Berlin. What can I say?

You’re really nice. Really. You’re cool and dark and edgy. But the fact is that I’m just not going to love every place I visit. It’s nothing personal, it’s just that my artistic romanticism feels crushed by your stoic demeanor. I hope we can still be friends.

I’ll admit, I don’t love Berlin. I don’t hate it or anything; it’s just not a place I click with. I came in with a good attitude and an open mind, but after the magical beauty and historic charm of Prague, Berlin just…kind of fell flat.

Charlottenburg Palace, Berlin

Charlottenburg Palace has been the highlight of Berlin for me…besides the food.

The city itself gives me a slightly cold feeling. There have been a number of places I’ve visited that feel like they blend historic architecture and modern amenities seamlessly. In Belgrade, Budapest & Dublin, it just works. In Berlin, it feels forced.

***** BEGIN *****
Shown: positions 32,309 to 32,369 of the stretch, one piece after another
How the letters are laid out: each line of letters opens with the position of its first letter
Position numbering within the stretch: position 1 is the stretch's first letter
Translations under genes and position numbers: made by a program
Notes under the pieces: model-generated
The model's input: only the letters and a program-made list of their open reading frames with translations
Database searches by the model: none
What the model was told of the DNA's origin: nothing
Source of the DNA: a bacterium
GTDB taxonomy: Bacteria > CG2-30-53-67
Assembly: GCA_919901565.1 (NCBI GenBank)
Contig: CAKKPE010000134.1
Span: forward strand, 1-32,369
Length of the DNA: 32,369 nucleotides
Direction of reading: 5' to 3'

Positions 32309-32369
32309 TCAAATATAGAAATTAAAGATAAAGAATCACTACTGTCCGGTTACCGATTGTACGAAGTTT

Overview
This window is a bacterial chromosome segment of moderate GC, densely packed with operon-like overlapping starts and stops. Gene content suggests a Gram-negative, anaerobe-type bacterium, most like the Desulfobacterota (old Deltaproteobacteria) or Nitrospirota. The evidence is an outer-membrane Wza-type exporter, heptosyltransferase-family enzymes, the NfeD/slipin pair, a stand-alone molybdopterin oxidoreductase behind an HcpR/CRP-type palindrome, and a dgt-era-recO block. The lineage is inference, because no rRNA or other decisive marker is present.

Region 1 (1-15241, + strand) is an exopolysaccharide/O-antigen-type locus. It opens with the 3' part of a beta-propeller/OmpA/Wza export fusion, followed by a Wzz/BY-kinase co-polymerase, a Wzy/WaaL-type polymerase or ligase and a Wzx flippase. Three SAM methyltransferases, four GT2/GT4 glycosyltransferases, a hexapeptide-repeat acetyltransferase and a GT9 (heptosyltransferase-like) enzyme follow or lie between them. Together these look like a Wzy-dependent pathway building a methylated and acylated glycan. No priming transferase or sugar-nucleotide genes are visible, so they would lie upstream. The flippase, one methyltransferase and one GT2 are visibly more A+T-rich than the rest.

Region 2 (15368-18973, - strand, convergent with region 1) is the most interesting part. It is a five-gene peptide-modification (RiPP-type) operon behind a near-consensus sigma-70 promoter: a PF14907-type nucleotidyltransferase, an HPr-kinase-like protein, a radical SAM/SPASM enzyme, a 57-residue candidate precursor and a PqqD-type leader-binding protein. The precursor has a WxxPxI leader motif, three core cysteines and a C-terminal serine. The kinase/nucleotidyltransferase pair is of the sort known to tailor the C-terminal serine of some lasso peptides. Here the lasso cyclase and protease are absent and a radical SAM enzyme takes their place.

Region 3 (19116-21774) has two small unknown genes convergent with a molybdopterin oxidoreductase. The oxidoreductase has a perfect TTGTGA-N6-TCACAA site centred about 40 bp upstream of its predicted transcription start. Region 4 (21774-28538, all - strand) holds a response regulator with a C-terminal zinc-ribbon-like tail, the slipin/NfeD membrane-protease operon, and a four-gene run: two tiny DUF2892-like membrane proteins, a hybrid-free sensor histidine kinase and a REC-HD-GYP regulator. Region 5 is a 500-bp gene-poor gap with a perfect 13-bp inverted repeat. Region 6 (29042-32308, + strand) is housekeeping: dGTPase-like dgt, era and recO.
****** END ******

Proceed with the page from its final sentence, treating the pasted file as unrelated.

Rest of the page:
New Berlin has recently emerged as an alternative contemporary with edgy street art and a burgeoning music scene. But walk through the city and you’ll see construction everywhere as they work to rebuild historic buildings, which just don’t fit with the rest of the city’s ambiance.

Not that I’m not having a good time. I’m Couchsurfing with a wonderful host who cooks gourmet meals for his guests just because he likes to make people happy. So far I’ve had duck l’orange, sausage & veggie fritata, a fruit-filled crepe with reduced red wine & whiskey sauce, and tandoori masala chicken with shiitake mushrooms chopped in bacon. Yeah, it’s a far cry from the cheap street food I’ve been living off of for the past month.

Duck L'Orange

Duck l’orange, stuffed potato balls & sweet red cabbage. Couchsurfing WIN.